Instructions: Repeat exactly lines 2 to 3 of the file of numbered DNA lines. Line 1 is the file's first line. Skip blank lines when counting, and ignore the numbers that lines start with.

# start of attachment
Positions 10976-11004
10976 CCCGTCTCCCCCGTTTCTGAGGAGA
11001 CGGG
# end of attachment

10976 CCCGTCTCCCCCGTTTCTGAGGAGA
11001 CGGG